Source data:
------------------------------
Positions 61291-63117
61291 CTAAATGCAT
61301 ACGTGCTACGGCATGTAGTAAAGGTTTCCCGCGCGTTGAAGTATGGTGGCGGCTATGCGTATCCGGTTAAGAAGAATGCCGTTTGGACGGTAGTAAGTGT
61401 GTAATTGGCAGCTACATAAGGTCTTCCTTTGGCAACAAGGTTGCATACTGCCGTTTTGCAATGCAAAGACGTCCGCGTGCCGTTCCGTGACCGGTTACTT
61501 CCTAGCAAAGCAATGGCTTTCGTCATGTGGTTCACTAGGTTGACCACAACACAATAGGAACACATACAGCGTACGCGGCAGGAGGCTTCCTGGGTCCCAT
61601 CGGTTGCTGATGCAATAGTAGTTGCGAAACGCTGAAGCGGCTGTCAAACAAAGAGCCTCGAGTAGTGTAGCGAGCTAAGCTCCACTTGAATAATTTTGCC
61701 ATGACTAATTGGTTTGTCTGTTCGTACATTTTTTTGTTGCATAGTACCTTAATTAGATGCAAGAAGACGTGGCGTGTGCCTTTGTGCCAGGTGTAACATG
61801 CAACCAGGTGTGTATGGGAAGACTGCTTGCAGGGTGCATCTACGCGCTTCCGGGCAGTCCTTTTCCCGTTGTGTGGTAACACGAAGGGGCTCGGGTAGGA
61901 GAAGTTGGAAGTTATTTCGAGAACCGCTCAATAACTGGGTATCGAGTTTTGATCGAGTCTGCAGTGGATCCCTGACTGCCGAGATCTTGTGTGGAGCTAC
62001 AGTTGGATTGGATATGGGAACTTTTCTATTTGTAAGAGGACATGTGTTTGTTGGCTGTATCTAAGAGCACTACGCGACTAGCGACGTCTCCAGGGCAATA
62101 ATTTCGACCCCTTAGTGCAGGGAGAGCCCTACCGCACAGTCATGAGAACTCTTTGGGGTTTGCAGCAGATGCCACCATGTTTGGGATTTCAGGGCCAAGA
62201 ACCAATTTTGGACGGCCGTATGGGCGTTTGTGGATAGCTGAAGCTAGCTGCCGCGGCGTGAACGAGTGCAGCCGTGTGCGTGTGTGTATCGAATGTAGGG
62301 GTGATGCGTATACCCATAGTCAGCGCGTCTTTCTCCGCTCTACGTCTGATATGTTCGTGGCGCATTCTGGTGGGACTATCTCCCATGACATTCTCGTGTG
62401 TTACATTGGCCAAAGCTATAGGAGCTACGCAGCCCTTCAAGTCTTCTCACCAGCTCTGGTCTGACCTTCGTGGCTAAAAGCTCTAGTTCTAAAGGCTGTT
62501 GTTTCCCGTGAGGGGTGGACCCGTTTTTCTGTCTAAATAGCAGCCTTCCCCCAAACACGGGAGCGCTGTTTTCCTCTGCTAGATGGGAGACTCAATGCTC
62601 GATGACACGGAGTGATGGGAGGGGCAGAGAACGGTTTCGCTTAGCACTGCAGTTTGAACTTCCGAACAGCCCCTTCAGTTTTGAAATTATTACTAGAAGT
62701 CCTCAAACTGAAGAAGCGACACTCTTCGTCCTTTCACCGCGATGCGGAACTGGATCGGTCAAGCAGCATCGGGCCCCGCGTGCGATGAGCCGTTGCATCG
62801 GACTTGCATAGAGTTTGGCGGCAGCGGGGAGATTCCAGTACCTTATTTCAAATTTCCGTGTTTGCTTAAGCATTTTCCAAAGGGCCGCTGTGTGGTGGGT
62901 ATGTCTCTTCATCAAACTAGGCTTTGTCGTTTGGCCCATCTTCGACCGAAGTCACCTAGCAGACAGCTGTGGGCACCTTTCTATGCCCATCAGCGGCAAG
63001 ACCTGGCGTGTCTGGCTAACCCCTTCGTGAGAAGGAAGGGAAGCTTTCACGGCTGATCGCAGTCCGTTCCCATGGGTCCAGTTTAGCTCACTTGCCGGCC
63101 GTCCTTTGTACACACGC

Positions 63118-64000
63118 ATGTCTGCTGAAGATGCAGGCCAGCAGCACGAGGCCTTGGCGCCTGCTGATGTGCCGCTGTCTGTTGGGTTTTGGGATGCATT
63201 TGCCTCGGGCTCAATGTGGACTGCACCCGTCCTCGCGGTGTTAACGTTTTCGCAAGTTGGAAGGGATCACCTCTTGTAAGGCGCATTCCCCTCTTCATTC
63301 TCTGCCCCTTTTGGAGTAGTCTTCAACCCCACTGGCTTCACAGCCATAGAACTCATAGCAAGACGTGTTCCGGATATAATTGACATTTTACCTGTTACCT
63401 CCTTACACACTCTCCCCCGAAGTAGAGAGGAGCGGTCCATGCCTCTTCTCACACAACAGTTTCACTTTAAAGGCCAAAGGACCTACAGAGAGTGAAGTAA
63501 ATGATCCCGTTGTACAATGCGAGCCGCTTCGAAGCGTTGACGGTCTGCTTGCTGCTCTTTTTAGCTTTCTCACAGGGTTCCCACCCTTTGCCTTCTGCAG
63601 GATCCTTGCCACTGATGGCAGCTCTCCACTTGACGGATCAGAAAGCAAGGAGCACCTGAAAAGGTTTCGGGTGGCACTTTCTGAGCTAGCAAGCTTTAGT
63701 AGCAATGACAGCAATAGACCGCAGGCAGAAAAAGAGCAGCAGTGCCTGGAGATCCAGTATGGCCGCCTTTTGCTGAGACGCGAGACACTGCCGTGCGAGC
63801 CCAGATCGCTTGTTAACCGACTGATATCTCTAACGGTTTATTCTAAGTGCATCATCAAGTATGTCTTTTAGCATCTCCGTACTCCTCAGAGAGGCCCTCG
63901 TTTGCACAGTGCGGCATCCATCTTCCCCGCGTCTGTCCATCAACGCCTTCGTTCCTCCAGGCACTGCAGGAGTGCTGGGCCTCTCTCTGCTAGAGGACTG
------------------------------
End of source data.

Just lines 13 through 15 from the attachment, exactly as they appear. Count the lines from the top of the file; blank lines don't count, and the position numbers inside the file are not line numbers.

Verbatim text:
62301 GTGATGCGTATACCCATAGTCAGCGCGTCTTTCTCCGCTCTACGTCTGATATGTTCGTGGCGCATTCTGGTGGGACTATCTCCCATGACATTCTCGTGTG
62401 TTACATTGGCCAAAGCTATAGGAGCTACGCAGCCCTTCAAGTCTTCTCACCAGCTCTGGTCTGACCTTCGTGGCTAAAAGCTCTAGTTCTAAAGGCTGTT
62501 GTTTCCCGTGAGGGGTGGACCCGTTTTTCTGTCTAAATAGCAGCCTTCCCCCAAACACGGGAGCGCTGTTTTCCTCTGCTAGATGGGAGACTCAATGCTC